At least this stage of it anyway.
Following Twitter right now (3am November 30th) the last stragglers seem to have been pushed from their encampment and an amorphous blob of people and police are moving about center city with a few arrests (EDIT: Adam seems to be one of the people who was arrested). In the past few days, as the city's deadline for beginning construction around city hall approached many of the occupiers and most of the homeless had packed up from Dillworth plaza and gone home, or in the case of the homeless, set up a camp in North Philly because they have no home to go to.
I've learned so much in the past weeks, mostly about homelessness and how I'd been looking at it from the outside with a wide brush of a single color. I realize how much more complex this issue is than I'd thought, and how difficult the solutions are.
I was down there again tonight, just a few hours before the police moved in.
Most of the tents that lined 15th street are gone. This is a neighborhood which was largely inhabited by homeless
with tents provided by Occupy Philly. Click to make larger.
It's a little sad walking through what's left -- most of the tents of people I know are gone and in some ways it's like walking through the detritus of someone's wrecked dream. This was a village filled with idealism, and dedication, and also substance abuse and mental illness, occasional violence, and so many other things, good and bad. But it was still a place where one person's vote mattered exactly as much as the next person's -- a movement completely without leaders. It was an interesting experiment and one I'm glad I got to witness from up close; the good and the bad.
Still, so far, Philly has managed to have a rare, bloodless protest. Protesters and police have gotten along well and any night you could find them leaning against lamp posts talking about sports with one another. In fact, if you're interested in how the Philly cops are reacting, I recommend watching this interview that TimCast did with Philly Cop Lt. O'Brien starting around 40 minutes in.
When I left a few hours ago, there were still about a hundred protesters left -- a number which grows and shrinks depending on the weather and tonight it's raining. I think some people are looking for the closure of being removed, maybe so that they can say they were there until the end, others have split up in groups and gone off to work on other projects. Most of the plaza has been cleaned up -- it was looking a bit like a recycle bin the past couple of weeks, but people have been up with scrapers and trash bags. But the fact that it was there and that they got along with the city & the mayor & the police for two months while other cities burned is a triumph for everyone involved.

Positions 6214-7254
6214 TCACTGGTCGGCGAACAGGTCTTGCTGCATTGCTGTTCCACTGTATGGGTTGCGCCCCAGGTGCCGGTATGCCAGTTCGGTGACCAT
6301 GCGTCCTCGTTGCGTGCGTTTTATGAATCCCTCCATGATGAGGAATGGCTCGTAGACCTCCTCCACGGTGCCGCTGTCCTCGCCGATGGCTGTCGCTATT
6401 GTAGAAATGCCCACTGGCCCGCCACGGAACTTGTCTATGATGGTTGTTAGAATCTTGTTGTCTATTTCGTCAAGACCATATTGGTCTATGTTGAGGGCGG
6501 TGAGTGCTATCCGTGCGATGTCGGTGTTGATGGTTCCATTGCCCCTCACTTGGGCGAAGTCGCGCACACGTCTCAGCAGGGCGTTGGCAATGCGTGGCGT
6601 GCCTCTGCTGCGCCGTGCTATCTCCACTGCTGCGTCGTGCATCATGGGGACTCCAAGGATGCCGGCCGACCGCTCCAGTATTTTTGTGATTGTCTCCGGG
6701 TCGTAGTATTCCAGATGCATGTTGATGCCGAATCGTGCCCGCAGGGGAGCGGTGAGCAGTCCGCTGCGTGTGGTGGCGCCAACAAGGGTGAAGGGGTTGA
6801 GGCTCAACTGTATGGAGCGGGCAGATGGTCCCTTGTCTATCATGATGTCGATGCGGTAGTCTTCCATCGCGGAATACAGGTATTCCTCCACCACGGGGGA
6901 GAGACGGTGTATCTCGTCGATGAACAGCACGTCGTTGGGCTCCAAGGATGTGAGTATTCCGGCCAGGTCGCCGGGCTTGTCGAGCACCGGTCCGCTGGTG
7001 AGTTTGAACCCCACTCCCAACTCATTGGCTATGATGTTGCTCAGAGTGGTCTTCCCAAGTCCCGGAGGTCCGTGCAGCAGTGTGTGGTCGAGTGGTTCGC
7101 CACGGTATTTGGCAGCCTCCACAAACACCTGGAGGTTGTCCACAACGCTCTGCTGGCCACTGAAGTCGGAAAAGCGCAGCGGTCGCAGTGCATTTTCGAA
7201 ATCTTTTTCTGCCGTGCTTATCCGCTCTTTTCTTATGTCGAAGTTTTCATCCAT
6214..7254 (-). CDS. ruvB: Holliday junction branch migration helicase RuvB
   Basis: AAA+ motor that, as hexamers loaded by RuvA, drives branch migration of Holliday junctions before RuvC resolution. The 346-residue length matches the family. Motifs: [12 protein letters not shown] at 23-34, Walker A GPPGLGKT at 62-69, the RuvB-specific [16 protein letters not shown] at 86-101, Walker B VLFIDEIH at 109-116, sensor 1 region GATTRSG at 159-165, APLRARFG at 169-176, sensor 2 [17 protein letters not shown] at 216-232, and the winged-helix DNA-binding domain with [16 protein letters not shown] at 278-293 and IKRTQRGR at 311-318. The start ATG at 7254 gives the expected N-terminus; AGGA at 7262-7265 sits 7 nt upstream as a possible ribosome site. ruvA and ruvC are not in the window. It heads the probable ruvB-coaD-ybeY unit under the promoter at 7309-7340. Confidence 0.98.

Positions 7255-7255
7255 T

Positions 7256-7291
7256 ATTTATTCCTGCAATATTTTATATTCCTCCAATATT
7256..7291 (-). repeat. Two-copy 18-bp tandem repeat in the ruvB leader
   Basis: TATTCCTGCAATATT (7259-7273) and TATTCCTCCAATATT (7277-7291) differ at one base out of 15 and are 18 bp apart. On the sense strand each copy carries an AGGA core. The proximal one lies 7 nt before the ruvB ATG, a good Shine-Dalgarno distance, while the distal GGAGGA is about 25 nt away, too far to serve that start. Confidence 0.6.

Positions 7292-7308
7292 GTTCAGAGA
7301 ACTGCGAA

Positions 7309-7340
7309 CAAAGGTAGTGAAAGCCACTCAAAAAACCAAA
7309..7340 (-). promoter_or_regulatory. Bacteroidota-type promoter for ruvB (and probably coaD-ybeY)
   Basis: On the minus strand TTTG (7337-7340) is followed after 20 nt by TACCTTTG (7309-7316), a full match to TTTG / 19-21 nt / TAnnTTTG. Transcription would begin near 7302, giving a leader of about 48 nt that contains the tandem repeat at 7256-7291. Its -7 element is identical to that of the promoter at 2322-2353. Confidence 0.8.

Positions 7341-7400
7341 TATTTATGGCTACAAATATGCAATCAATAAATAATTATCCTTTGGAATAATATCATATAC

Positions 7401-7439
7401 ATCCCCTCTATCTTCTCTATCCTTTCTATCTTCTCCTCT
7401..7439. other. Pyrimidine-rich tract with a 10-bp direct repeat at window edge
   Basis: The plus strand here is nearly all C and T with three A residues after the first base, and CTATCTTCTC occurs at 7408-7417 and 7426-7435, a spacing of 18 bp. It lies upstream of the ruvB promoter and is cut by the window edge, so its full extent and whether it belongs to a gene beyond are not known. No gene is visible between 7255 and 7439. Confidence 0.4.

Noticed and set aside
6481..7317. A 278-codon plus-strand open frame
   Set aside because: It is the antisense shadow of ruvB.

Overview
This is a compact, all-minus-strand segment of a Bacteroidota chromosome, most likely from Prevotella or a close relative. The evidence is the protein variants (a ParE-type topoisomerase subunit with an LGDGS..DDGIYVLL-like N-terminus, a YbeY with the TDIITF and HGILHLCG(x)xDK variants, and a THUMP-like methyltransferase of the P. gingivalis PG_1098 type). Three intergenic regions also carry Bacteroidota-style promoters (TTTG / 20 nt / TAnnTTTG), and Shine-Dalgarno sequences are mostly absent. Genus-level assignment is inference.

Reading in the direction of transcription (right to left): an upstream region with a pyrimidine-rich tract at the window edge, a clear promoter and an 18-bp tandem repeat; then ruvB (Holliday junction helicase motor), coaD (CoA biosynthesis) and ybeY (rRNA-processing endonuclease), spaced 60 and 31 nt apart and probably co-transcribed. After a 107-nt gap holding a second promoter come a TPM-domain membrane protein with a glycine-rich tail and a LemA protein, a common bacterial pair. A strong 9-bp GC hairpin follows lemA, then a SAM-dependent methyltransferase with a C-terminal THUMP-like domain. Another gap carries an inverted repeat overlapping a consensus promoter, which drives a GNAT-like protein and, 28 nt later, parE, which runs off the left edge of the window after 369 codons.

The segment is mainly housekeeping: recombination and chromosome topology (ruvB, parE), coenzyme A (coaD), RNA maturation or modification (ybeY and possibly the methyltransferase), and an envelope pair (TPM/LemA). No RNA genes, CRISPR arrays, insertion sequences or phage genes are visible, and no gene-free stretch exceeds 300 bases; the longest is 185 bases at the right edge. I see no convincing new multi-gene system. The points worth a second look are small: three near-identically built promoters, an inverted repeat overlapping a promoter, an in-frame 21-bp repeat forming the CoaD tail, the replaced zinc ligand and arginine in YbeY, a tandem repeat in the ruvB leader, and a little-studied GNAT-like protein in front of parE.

The mayor held the carrot of alternative spaces in the beginning -- to move protesters from the shadow of city hall were a long planned construction project is to begin in January. Some in Occupy negotiated in good faith, though not as quickly or as cohesively as they could have -- one of the difficulties of a direct democracy. The city eventually offered a permit for a plaza across the street but forbid tents, structures sleeping bags or blankets -- which is sort of like saying "You've won a new car, but it has no engine. Why don't you sit in it and pretend you're listening to the radio." And by that time the clock had run out -- though I think many people were ready for it. Ready to take what they'd done and move on before the winter hit.
Benches along city hall where some homeless people have been sleeping, for a decade, in the rain
under blankets or tarps. This is my big take-away. That's Michael's green tent in the distance, he's one of
the last remaining of the original protesters. Click to make larger
Alyce's tent is still there, but all the decorations and lawn ornaments are in a giant trash can where she used to sit and hold court. -- scarves and flowers hanging over the sides. I've got photos I wanted to give to her but I don't know how to find her.
Ironically, just across the street from Occupy, a Christmas Village has sprung up, with lights and heated booths selling ornaments and decorations, linens and jewelry, mostly imported from Europe, Nicaragua, Asia & Mexico, but also with local vendors selling "Sports Portraits" and dog treats. The Christmas village is normally installed in Dillworth Plaza, where the bedraggled remains of Occupy were, at least until a few hours ago, set up, complaining about consumerism. I've always like walking through the Christmas Village in the past, but it's going to be a little different from now on I think -- knowing that they had to kick out a bunch of people who'd been sleeping on those benches for, sometimes, years, so that I can buy a hand-blown German christmas tree ornament without having to look at some guy trying to stay warm under a pile of newspapers. You know you've done something right when you can't look at the world the same way anymore.
Image yoinked from PhilaChristmas.com
It's odd how nostalgic I've gotten covering this. I may post the Top Sekret photos in a few days, they're all still under wraps.
In the meantime, here's a multi-image panorama from Monday night. I'll leave you with that, and with this: Whenever you think people are behaving foolishly for no reason at all, there probably is a reason. You might not agree with it, but you should try and figure out what it is.
Click to make larger.
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